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## Main Question or Discussion Point

I guess one could use any irrational numbers here, but phi and pi are favorites.

I am sure that most people are aware of the infinite monkey theorem. If not use http://en.wikipedia.org/wiki/Infinite_monkey_theorem as a reference.

By using this theorem, could one say that the the first billion decimal digits of pi (in order) almost certainly would show up somewhere in the decimal digits of phi? Of course where this phenomenon would occur would start at some unimaginably enormous number.

I assume this would be true. Since phi is irrational, the digits in its decimal expansion have no pattern, so essentially they are random.

To take this one step further, could one say that the said pattern of the first billion digits of pi, would occur within the decimal expansion of phi an infinite number of times?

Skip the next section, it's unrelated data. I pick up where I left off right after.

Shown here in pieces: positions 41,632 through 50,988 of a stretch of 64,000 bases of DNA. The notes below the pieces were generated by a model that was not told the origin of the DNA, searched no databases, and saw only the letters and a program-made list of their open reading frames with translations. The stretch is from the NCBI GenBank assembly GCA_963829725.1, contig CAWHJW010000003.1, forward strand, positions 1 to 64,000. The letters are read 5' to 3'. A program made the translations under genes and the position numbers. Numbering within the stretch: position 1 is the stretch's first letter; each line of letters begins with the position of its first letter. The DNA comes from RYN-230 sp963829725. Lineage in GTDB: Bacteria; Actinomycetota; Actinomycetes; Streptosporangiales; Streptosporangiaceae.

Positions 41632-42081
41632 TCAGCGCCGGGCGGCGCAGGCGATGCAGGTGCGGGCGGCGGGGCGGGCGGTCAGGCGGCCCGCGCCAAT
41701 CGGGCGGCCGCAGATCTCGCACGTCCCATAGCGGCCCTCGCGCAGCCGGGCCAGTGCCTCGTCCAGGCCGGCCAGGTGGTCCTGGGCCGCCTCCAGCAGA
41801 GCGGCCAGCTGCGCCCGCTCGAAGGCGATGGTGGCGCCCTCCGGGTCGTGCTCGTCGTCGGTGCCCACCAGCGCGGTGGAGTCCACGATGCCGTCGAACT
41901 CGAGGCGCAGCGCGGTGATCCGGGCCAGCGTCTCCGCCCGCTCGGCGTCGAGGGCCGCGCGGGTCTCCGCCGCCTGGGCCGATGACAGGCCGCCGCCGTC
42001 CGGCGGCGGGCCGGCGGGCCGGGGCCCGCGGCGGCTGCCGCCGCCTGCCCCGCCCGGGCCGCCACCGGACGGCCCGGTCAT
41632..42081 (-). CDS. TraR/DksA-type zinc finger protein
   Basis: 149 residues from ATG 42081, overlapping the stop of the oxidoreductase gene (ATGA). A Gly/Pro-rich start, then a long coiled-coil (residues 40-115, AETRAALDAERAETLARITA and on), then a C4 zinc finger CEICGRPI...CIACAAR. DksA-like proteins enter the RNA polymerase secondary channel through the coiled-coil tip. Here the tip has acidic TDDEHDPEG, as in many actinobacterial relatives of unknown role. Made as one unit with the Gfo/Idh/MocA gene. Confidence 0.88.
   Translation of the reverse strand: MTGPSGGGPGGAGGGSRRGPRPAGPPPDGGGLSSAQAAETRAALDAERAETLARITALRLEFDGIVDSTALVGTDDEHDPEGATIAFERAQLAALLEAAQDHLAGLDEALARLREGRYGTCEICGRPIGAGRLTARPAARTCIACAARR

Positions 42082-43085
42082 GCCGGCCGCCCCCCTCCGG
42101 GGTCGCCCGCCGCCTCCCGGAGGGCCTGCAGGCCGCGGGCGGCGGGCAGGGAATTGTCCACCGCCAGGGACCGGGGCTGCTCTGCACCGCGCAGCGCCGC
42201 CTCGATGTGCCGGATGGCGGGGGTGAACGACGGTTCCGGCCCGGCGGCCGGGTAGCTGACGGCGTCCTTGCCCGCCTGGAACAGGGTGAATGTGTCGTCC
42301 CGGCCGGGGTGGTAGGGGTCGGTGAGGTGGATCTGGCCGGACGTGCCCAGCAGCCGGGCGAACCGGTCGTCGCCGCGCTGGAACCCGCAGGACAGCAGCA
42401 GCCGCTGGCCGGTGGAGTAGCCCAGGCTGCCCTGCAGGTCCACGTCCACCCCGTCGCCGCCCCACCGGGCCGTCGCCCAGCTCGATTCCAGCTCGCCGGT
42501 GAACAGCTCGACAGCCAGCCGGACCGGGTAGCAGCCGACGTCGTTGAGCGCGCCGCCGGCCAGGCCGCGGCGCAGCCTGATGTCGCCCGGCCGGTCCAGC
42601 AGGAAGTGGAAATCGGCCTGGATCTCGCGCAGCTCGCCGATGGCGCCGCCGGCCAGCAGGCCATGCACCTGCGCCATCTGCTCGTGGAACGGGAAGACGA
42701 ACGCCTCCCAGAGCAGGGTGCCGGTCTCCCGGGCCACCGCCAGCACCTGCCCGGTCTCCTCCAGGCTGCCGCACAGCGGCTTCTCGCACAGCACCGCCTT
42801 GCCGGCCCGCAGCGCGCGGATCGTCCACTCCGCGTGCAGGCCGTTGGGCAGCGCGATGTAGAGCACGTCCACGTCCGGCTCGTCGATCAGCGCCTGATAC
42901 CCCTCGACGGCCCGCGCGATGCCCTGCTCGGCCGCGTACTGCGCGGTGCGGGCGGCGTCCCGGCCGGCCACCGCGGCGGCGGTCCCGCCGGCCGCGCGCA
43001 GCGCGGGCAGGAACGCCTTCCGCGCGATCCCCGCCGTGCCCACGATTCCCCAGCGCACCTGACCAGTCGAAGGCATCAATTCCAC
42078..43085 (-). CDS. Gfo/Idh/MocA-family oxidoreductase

I am sure that most people are aware of the infinite monkey theorem. If not use http://en.wikipedia.org/wiki/Infinite_monkey_theorem as a reference.

By using this theorem, could one say that the the first billion decimal digits of pi (in order) almost certainly would show up somewhere in the decimal digits of phi? Of course where this phenomenon would occur would start at some unimaginably enormous number.

I assume this would be true. Since phi is irrational, the digits in its decimal expansion have no pattern, so essentially they are random.

To take this one step further, could one say that the said pattern of the first billion digits of pi, would occur within the decimal expansion of phi an infinite number of times?